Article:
Pakistan court asks authorities to respond to Hafiz Saeed’s petition challenging detention | world-news | Hindustan Times
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Pakistan court asks authorities to respond to Hafiz Saeed’s petition challenging detention

A Pakistani court has asked authorities to respond by March 7 to LeT founder Hafiz Saeed’s petition challenging his detention and listing under the Anti-Terrorism Act.

world Updated: Feb 22, 2017 21:33 IST
Agencies
Hafiz Saeed
Members of the Jamaat-ud-Dawah (JuD) hold an effigy of Pakistan defence minister Khawaja Asif as they shout slogans against him during a protest after JuD leader Hafiz Saeed was placed under house arrest in Lahore on February 21, 2017. (AFP)

A Pakistani court on Wednesday asked authorities to respond by March 7 to a petition filed by Lashkar-e-Taiba founder Hafiz Saeed and four others challenging their detention and listing under the Anti-Terrorism Act.

A division bench of the Lahore high court issued notice to the home department of Punjab province after taking up the petition filed by Saeed and his aides, who were put under house arrest on January 30. The court also asked authorities to provide material justify the detention of the five men.

Saeed, who heads the Jamaat-ud-Dawah, and his aides Malik Zafar Iqbal, Abdur Rehman Abid, Kashif Hussain and Abdullah Ubaid approached the high court on Tuesday to challenge their detention and listing under the Fourth Schedule of the Anti-Terrorism Act, which imposes further restrictions on their movements and activities.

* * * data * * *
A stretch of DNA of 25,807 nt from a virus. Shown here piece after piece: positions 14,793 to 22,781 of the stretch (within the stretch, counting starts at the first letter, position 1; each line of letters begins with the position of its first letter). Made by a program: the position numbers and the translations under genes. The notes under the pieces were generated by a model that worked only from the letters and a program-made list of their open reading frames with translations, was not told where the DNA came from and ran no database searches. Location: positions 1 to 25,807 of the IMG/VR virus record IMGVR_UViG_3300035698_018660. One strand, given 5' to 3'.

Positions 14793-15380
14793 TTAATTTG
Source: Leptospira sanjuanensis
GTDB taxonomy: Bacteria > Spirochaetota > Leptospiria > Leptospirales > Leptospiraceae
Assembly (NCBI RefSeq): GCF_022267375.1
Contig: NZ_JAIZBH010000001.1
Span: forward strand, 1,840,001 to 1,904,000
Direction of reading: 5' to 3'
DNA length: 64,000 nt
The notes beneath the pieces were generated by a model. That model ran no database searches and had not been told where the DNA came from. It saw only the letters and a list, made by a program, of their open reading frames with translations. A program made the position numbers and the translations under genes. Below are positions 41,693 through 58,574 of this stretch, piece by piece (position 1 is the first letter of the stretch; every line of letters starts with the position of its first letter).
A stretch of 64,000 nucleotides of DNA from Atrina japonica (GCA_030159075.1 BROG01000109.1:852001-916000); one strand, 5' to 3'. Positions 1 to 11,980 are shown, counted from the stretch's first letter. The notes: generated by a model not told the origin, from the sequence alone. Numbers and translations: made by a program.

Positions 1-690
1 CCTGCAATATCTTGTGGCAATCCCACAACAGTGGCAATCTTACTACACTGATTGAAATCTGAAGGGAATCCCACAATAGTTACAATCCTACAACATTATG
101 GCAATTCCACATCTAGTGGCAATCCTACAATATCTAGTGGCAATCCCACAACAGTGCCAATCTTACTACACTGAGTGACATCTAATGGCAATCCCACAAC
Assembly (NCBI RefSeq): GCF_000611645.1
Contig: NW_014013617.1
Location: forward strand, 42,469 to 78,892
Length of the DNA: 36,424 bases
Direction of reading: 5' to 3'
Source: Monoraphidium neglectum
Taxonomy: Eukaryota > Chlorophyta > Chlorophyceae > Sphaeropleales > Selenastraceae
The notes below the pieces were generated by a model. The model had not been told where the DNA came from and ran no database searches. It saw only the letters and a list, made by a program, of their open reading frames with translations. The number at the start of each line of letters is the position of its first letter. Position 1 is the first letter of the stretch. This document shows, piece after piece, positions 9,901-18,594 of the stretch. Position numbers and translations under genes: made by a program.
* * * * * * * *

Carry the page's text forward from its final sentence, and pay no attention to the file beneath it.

The JuD has also challenged the interior ministry’s decision to include Saeed and 37 others on the Exit Control List, a move that has barred them from travelling out of Pakistan.

The next hearing of the case was scheduled for March 7.

Defence minister Khawaja Asif has said that action had been taken against Saeed as he posed a threat to the country. Interior minister Chaudhry Nisar Ali Khan said the detentions were part of the government efforts to fulfill its international obligations United Nations Security Council resolutions.

The Punjab government, while ordering the detentions, said the JuD and the Falah-e-Insaniyat Foundation had been put on a “watch list” because of sanctions imposed by the UN Security Council’s al-Qaeda and Islamic State committee.

The federal interior ministry has said the JuD and FIF are involved in activities “prejudicial to peace and security”.

Saeed has denied the charges against him and distanced himself from the LeT. In his petition,

Saeed was put under house arrest soon after the Mumbai attacks but was released on court orders in June 2009. In his petition, Saeed and his aides said: “The government has proved that the Pakistan is a servile and a dependent nation.”

The petitioners said the government had used the same UN Security Council resolution to detain Saeed in the past but the Lahore high court had set him free.

“The government has no evidence that we are a risk to (the) security of Pakistan and merely on the basis of the UNSC resolutions, our liberty cannot be curtailed,” the petition said.

Saeed was also put under house arrest after the 2008 Mumbai attacks but was freed by the court within six months.